I know microservices are all the rage right now, but they aren't always worth it. Yes, loosely coupled code is the goal. But it shouldn't come at the expense of a more painful development cycle.
A good middle ground would be to create a separate data project in your solution. The data project would be a .NET class library. Your ASP.NET MVC project would ...
Generally, you want your Controllers to do only a few things:
Handle the incoming request
Delegate the processing to some business object
Pass the result of the business processing to the appropriate view for rendering
There shouldn't be any data access or complex business logic in the controller.
[In the simplest of apps, you can probably get away with ...
Yes. FormsAuthentication is deprecated in MVC 5 and onwards.
At least, that's the short answer.
The long answer is that pre-MVC 5 traditional FormsAuthentication is still ok to use. It is, however being phased out in favour of alternative approaches such as ASP.NET Identity.
In Visual Studio 2013, the authentication options supplied for and MVC 5 ...
I recently switched from using in-line SQL queries to using EF and here's what I've found:
Much faster to build the DAL (love not writing the SQL queries!)
Much easier to maintain
No longer need to remember to parse my input before building an in-line sql statement, which means less chance of a SQL injection attack (of course, it's still possible ...
This is a stale question with a lot of answers but none had the answer I would have expected to be listed.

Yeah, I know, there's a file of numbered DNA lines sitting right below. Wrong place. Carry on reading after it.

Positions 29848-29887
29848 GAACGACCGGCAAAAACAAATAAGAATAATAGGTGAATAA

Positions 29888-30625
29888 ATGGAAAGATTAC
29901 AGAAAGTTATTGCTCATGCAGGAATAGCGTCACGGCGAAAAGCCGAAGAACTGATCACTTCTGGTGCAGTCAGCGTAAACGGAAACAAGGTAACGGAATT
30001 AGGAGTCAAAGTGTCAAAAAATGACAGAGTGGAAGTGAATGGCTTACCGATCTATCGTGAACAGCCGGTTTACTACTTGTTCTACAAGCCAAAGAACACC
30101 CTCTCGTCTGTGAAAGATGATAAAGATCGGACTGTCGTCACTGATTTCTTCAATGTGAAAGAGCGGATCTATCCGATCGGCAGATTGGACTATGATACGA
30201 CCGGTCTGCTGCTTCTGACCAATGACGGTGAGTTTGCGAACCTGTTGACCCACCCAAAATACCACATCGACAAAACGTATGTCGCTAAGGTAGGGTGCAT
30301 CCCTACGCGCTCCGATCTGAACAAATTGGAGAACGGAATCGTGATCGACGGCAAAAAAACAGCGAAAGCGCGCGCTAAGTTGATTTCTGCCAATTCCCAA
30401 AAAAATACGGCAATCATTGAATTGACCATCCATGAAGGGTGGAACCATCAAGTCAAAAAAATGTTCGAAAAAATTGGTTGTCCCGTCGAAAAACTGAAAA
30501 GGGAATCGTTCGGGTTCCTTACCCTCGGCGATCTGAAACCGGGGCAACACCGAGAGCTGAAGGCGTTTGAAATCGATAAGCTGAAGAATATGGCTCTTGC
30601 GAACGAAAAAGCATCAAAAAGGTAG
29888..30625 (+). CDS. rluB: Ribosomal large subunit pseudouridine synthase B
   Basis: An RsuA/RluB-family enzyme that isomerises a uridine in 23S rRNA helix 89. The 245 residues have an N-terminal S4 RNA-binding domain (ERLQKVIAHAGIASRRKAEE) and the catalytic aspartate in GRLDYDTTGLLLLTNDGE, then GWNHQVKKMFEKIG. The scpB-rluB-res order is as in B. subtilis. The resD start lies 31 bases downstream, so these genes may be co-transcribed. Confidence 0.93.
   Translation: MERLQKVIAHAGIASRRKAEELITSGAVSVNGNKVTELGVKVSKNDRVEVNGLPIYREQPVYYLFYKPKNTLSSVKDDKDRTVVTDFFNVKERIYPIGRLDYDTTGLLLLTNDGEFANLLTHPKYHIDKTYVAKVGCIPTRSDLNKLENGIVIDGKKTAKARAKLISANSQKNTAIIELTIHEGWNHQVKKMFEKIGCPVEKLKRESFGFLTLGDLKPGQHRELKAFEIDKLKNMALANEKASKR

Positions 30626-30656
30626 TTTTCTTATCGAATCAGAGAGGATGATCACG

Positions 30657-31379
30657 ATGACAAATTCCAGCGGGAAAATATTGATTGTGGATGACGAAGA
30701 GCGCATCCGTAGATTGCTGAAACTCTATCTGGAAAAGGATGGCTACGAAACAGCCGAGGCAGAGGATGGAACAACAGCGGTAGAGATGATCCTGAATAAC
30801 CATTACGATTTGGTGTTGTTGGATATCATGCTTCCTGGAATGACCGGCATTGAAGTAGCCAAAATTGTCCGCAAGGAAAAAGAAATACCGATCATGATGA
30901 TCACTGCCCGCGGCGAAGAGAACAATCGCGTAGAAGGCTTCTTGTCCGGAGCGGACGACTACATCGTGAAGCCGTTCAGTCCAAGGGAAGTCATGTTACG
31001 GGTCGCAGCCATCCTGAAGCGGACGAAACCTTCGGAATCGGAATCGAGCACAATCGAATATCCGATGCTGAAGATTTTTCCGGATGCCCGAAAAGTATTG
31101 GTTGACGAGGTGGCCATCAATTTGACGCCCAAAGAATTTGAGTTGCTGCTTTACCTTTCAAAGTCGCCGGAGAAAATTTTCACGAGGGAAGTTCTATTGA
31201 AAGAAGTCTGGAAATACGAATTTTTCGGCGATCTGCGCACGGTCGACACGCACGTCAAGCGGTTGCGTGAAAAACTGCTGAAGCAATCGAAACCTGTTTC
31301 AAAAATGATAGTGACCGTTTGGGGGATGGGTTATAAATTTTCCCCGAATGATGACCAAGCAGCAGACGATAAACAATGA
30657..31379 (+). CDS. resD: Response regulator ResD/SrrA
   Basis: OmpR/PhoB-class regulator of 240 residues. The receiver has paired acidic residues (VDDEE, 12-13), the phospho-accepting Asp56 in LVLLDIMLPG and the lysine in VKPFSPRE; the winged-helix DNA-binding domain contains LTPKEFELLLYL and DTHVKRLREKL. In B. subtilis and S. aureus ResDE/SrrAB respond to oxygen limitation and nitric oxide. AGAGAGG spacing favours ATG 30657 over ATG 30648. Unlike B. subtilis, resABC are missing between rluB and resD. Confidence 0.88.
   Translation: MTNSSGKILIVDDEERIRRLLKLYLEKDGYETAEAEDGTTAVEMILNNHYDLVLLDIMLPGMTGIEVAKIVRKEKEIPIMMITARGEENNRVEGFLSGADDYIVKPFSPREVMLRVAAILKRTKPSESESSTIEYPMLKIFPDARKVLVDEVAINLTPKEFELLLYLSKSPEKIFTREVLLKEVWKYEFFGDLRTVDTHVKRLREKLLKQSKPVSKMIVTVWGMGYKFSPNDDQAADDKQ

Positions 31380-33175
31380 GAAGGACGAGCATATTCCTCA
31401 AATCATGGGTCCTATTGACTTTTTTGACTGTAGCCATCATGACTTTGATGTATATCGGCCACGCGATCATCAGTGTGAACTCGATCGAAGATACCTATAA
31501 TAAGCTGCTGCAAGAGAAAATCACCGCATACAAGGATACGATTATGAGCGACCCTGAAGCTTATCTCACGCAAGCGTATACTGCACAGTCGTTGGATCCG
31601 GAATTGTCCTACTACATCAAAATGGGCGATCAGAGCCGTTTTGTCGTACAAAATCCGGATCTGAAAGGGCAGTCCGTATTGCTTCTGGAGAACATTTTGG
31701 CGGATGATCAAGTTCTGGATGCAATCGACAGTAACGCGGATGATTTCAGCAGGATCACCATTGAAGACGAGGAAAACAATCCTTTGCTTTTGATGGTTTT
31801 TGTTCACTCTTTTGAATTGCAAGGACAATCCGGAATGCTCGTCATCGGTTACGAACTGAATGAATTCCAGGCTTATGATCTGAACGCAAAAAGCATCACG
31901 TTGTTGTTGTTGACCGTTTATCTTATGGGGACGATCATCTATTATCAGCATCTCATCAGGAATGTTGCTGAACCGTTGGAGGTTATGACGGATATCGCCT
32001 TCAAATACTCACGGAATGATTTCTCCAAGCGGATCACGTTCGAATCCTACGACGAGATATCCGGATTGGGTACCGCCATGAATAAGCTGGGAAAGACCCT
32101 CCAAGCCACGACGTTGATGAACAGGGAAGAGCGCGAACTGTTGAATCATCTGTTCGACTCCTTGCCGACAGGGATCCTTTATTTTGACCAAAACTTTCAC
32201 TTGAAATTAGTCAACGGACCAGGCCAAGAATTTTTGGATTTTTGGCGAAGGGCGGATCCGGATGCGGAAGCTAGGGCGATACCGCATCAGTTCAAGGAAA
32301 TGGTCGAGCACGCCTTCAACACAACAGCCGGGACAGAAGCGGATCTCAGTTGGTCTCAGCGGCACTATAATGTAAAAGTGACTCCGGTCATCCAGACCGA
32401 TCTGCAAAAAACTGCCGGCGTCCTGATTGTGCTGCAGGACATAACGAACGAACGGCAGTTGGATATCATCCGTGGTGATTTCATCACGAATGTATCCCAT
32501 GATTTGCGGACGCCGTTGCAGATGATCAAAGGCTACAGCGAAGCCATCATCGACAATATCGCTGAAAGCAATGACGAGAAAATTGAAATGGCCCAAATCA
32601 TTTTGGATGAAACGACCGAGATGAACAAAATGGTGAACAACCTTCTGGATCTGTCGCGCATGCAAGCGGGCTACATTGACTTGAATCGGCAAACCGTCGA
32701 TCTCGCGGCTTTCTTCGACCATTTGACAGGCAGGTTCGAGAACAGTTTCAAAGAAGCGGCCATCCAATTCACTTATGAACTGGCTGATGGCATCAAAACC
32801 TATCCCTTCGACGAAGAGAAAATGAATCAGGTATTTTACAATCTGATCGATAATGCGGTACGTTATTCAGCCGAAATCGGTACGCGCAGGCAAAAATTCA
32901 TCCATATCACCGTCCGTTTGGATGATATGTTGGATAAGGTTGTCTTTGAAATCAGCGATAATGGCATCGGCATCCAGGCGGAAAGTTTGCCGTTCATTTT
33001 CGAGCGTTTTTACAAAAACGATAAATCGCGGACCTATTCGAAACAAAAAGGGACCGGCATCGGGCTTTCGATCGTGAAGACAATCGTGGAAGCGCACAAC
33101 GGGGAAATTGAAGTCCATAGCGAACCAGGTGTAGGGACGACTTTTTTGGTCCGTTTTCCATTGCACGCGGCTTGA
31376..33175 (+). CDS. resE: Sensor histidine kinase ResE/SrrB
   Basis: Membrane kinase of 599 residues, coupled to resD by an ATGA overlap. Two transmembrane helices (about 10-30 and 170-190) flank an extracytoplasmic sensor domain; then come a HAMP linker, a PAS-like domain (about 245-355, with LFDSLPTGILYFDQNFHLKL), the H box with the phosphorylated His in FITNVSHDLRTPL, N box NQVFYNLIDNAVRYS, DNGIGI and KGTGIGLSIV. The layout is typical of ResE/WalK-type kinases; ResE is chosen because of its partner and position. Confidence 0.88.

The short answer is:
Use ASP.NET MVC if you intend to properly build a web application with modern programming conventions and industry embraced patterns for the ASP.NET platform. On the down side you will be expected to know how HTML and client-side ...
Here's one take from Ayende Rahien: Architecting in the pit of doom: The evils of the repository abstraction layer
I'm not sure yet whether I agree with his conclusion. It's a catch-22 - on the one hand, if I wrap my EF Context in type-specific repositories with query-specific data retrieval methods, I am actually able to unit test my code (sort of), which ...
private void Demo()
// Do something, given that the result doesn't matter.
public void Do()
// The following line will be executed without waiting for the result.
Note that starting a method without caring about the result or about exceptions it can throw is risky.
If an ...
I am a complete and total convert to ASP.NET MVC and have not looked back, that said I do still have to maintain several very large WebForms apps. Here's my take on it:
Use these when you have some serious heavy lifting to do with grids. The grid controls are really very nice when you have a simple dataset that fits nicely in a tabular format and ...
Stateless means that HTTP doesn't have built in support for states; e.g. you can't store if a user has logged in or done something else.
The most common solution is to use sessions to overcome that problem. This means that you have to be able to include a session identifier in each response or request. This is either done by creating a session cookie or by ...
Rather than directly answer the question, my response questions the assumption made in the question. That is, the assumption that Razor was built for MVC is incorrect. I work at Microsoft on the ASP.NET team and have first-hand knowledge of this.
Razor did not start out as a view engine for MVC. It was created for ASP.NET Web Pages, which is probably as far ...